I have a dream. It’s a crazy dream I know, but it’s mine. I want to travel the length of the Sanin railway line, have done for a long time. Oh I’ve done parts of it before, but I wanted to do the whole length along the western coastline, from Shimonoseki at the far south of Honshu to Kyoto.
I figured out that it was possible to do the entire length in a single day, but that’s no good if you actually want to stop and see anything along the way. So I plan to do it in two.
Today’s leg was from Shimonoseki to Matsue. My Hyperdia timetable app was disagreeing with a those posted at the actual platforms, so I decided to go with the latter. No breakfast for me again, there was a train too soon. Not that there was anywhere much to eat on my side of the station. I believe there’s some interesting stuff on the other side but I’ll leave that for another time.
This first stretch was operated by KiHa 40 diesel motor cars, clunky and ugly ducklings, one yellow and white, the other solid orange. We chugged out under grey and raining skies, past tropically overgrown fields and depressingly rundown apartment blocks.
Eventually after Fukue the commuter section petered out, to be replaced by cloud clad hills to my right and a grey and choppy sea to my left with bright green rice paddies in between.
One of the reasons for wanting to follow this route is the view of the ocean. The coastline of western Japan looks like it has emerged from a traditional painting. Sharply pointed islands topped by elegant pines and jagged coastlines of tan rocks are unique to this part of the world. They are often briefly glimpsed between tunnels, mountains and vegetation, but oh is each sight worth it.
No train runs the entire length of the Sanin line. Instead it is broken up into multiple sections, some served by express trains, others only by local services. This was a local service that stopped at Nagatoshi, junction between the Sanin line, the Mine line back to the eastern Sanyo coast and a one stop branch line to Senzaki. Unfortunately, there was nothing running soon anywhere but back to Shimonoseki via either the Sanin or Mine lines. So I was stuck in Nagatoshi for the next three hours.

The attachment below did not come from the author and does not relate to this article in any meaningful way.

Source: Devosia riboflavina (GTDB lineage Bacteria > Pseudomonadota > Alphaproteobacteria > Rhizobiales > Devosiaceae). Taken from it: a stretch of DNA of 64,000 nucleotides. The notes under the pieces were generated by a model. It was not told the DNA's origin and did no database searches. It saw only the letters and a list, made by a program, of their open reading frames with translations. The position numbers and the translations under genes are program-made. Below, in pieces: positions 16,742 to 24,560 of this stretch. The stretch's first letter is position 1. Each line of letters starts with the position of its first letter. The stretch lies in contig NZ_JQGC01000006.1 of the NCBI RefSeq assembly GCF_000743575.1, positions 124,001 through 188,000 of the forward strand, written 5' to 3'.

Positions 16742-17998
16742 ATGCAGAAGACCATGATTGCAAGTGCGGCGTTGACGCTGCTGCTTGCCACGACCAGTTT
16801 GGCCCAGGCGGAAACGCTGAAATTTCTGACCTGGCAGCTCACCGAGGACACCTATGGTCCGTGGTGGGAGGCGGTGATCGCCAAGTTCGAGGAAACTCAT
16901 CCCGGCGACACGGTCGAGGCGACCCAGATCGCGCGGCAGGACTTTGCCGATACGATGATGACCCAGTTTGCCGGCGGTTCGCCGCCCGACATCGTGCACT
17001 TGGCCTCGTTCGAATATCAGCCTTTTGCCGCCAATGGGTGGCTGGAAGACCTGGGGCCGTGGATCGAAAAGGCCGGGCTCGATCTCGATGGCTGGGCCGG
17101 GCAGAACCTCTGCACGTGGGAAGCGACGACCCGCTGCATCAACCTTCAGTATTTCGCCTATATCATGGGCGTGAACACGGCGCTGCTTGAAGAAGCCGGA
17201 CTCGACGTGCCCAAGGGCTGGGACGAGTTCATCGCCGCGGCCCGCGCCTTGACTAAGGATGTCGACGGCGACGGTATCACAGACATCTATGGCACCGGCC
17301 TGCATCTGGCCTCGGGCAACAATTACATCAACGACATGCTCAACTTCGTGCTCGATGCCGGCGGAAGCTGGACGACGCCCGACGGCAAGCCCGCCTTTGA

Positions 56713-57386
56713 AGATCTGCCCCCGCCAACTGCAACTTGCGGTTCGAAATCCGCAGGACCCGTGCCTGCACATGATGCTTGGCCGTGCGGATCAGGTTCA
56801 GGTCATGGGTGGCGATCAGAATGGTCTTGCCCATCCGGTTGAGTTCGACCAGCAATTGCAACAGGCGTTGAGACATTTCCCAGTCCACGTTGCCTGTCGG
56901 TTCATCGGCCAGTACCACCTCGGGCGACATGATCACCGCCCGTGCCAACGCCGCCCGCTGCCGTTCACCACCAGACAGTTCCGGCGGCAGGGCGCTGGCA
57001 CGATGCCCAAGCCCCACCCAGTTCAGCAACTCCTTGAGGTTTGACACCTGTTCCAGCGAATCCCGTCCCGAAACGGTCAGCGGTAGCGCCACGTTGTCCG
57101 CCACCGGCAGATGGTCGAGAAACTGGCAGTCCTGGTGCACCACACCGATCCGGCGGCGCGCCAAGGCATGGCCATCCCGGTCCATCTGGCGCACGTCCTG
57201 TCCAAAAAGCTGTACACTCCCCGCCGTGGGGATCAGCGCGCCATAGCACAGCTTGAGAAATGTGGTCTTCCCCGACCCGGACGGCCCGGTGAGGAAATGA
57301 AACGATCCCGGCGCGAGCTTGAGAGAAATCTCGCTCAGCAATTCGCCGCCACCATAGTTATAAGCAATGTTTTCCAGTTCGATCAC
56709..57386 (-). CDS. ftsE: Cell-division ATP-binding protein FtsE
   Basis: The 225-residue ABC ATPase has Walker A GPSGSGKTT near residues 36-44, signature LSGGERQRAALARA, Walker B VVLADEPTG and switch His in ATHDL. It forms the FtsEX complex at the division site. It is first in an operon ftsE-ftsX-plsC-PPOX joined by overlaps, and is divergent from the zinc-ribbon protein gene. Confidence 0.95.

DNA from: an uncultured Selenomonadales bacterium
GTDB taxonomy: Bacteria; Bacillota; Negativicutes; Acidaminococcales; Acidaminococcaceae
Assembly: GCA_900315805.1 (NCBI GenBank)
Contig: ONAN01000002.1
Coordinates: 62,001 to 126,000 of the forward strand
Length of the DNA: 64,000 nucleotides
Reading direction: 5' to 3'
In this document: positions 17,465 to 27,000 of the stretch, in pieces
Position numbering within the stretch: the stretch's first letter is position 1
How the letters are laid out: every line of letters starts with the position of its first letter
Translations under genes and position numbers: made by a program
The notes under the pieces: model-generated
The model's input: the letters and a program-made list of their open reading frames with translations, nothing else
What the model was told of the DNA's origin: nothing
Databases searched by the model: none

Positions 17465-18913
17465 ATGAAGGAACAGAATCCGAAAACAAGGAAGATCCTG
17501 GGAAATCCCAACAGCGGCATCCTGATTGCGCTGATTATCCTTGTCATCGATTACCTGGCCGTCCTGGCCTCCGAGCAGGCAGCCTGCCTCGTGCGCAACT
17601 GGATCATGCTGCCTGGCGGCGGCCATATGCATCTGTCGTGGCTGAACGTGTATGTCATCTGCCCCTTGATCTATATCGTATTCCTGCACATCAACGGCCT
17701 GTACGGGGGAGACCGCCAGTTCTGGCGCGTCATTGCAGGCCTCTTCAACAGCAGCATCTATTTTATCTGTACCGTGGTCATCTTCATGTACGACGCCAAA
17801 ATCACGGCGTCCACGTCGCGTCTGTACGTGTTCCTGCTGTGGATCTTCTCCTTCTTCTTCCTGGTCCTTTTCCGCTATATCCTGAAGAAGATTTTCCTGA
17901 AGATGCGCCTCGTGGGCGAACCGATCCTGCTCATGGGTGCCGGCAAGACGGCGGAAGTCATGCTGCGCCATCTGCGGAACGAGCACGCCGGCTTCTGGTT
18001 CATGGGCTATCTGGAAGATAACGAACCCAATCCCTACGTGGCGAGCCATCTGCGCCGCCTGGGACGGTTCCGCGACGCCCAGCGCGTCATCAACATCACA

Well, I hadn’t had breakfast, so why not look around for some.
There seemed to be a distinct lack of shops, cafes or anything on the coastal side of the station. I kept walking toward the coast, past warehouses and factories, then stopped at a playground/lookout for an emergency trip to the squat. Should have used the seated disabled loo next door.
The seawall was just across the road. I first walked down towards the port as there seemed an interesting looking island there. But it wasn’t an island and the port looked purely functional. So I walked the other direction towards what I hoped might be shops, listening to the whisper of the wind through the pines and the chirps of insects, the high whistles of hawks (or whatever raptor they are) circling overhead.
It was hot, definitely summer.
Google Maps told me that I was already halfway to Senzaki Station. Some checking told me that I could catch a train back from there to Nagatoshi in time to catch the onwards train to my next stop of Hagi. Sounds like a plan!
Senzaki seemed to have more life than Nagatoshi. There were all sorts of small shops along the main street away from the station. Not particularly interesting shops, but something. There was even a museum, devoted to local poet Kaneko Misuzu, who committed suicide when faced with losing custody of her children to her philandering ex-husband. With the content all in Japanese I didn’t visit the museum.
As I walked a young girl rode past on her bike and called out “Hello! How are you?” in English before riding off.
I was terribly hot and hungry and so glad to find a small open restaurant back towards the station. I was the only customer, though the hour was early. I couldn’t read much of the menu. The majority of the options seemed to be sashimi and sushi, but I was not in the mood for raw fish again, so I ordered the tonkatsu set. Fortunately, one of the accompanying pickle dishes was made of cucumbers and small fish and was quite delicious, so I felt like I had something local.
I ate slowly, trying to maximise my time in the quaint, but cool, environment. When I eventually finished I walked across the road to Senzaki station, to be joined by a number of other passengers. And when the little diesel railcar arrived they all brought their cameras out.
Then, back in Nagatoshi, after a short, unremarkable ride, I was joined on the Masuda bound train by a young man doing just what I was, snapping photos along the route. Only he had a big all Japan railway timetable book on his lap. He told me he loved trains and his sister had studied a year in Australia.
Maybe that’s why I love Japan. Most people in Australia would think me nuts for taking so many photos out of a train, but half the passengers were doing it here today.